J. L. BELL is a Massachusetts writer who specializes in (among other things) the start of the American Revolution in and around Boston. He is particularly interested in the experiences of children in 1765-75. He has published scholarly papers and popular articles for both children and adults. He was consultant for an episode of History Detectives, and contributed to a display at Minute Man National Historic Park.

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Thursday, June 05, 2008

Life on the Streets and Commons Now Available

The latest volume of articles from the Dublin Seminar for New England Folklife, about life in public spaces, is now available. It includes my essay, “‘I never used to go out with a weapon’: Law Enforcement on the Streets of Prerevolutionary Boston.”

This paper focuses on the experiences of Benjamin Burdick, Jr., who was Constable of the Town House Watch in 1770. That means he was in charge of a four-man squad that patrolled the center of town at night. This post quoted a document spelling out the duties of a Constable of the Watch. (I owe Prof. Cornelia Hughes Dayton a special thanks for pointing me to the file of such town documents in the Boston Public Library.)

Historians have long known that Burdick was present at the Boston Massacre. He testified for the town’s report on the event and at the trials that followed. But people didn’t realize that he was on the scene as the closest thing Boston then had to a police officer; they thought he was just another man in the crowd.

Burdick testified that he brought “a Highland broadsword” to King Street on 5 Mar 1770, and some people have interpreted that to mean he was looking for a fight. He also described pushing to the front of the crowd, giving warnings to the soldiers and Crispus Attucks, fetching men to carry away the bodies after the shooting, and trying to memorize the shooters’ faces—basically, thrusting himself forward all the time.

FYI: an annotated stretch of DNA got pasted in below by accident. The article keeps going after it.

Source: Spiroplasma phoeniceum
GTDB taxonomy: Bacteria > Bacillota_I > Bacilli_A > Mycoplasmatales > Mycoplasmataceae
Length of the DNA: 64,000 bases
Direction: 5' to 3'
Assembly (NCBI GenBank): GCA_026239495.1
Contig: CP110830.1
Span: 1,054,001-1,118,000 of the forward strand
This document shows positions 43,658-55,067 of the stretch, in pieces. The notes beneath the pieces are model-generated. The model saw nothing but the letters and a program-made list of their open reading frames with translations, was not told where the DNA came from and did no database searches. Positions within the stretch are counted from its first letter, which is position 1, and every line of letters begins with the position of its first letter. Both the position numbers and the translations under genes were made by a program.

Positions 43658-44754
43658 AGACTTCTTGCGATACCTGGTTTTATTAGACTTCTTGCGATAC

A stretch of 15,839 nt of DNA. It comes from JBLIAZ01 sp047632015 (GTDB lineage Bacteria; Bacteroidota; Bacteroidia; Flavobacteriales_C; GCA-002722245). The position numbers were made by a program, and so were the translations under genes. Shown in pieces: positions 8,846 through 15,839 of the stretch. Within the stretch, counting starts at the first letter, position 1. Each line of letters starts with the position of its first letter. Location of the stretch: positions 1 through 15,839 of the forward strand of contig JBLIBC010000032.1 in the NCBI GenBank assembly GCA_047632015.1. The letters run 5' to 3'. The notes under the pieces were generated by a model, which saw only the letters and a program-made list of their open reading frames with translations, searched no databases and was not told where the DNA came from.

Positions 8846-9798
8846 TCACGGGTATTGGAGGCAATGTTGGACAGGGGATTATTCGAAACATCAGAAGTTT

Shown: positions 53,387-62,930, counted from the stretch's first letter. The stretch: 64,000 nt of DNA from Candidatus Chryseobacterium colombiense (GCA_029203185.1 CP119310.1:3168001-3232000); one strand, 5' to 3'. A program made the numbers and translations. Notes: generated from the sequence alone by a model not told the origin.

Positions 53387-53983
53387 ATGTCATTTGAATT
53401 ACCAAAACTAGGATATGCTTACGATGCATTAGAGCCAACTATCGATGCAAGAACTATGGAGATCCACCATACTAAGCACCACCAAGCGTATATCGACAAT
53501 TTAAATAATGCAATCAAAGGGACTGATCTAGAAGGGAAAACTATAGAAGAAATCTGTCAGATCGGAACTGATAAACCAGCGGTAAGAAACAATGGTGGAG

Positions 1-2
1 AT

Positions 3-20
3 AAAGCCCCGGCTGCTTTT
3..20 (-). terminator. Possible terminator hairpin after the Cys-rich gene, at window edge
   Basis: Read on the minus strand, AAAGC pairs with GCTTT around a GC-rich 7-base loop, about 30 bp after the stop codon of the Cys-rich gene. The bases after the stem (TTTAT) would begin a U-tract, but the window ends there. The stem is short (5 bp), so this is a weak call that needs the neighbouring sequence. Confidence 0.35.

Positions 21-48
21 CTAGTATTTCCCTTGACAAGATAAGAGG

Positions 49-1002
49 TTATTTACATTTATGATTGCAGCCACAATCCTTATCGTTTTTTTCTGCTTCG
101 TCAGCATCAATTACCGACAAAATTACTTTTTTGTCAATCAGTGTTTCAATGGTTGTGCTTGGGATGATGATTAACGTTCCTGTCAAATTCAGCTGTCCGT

Once I spotted Burdick’s name in town records related to the watchmen, I realized that all his actions made sense as part of his law-enforcement duties. Even carrying the sword wasn’t surprising since watchmen had had several confrontations and fights with army officers between October 1768 and March 1770. Burdick’s testimony that “I never used to go out with a weapon” showed how much he thought Boston had changed after army regiments were stationed there.

In the article I also discuss Edward Langford, a watchman who reported to Burdick; why British army officers had more recorded confrontations with watchmen than enlisted men; and the ups and downs of the town watch system. This research eventually led me to the story of Pvt. John Moies, which didn’t make it into the paper.

The other articles in Life on the Streets and Commons cover a wide range of periods and places in New England culture, from the Shaker communities to the Big E in Springfield.

2 comments:

Kinggame said...

Interesting to see "the massacre" from a perspective more in-line with the enraged colonists. Most historians take a more logical view, though by logical view I mean only that when so many assaults have occurred and enough ice and rock have flown at a few by the hands of many, eventually a gun will go off.

J. L. Bell said...

It’s notable that in the ten-year period before April 1775, British government employees killed six people in Boston, but people in Boston killed zero government employees or supporters.

The town’s resistance to the Crown was violent at times, and included physical assaults on people. Yet those assaults were never fatal.

To some extent that was luck (Samuel Dyer certainly tried to kill the artillery officers he met in October 1774). But I think it also reflected the numbers on each side.

At most times, the people who opposed new Crown measures vastly outnumbered those who enforced or supported them. That means the Whigs/Patriots came in crowds, and rarely needed to pull out fatal weapons. On the other side, the friends of government felt isolated and threatened, and thus were quicker to resort to using guns.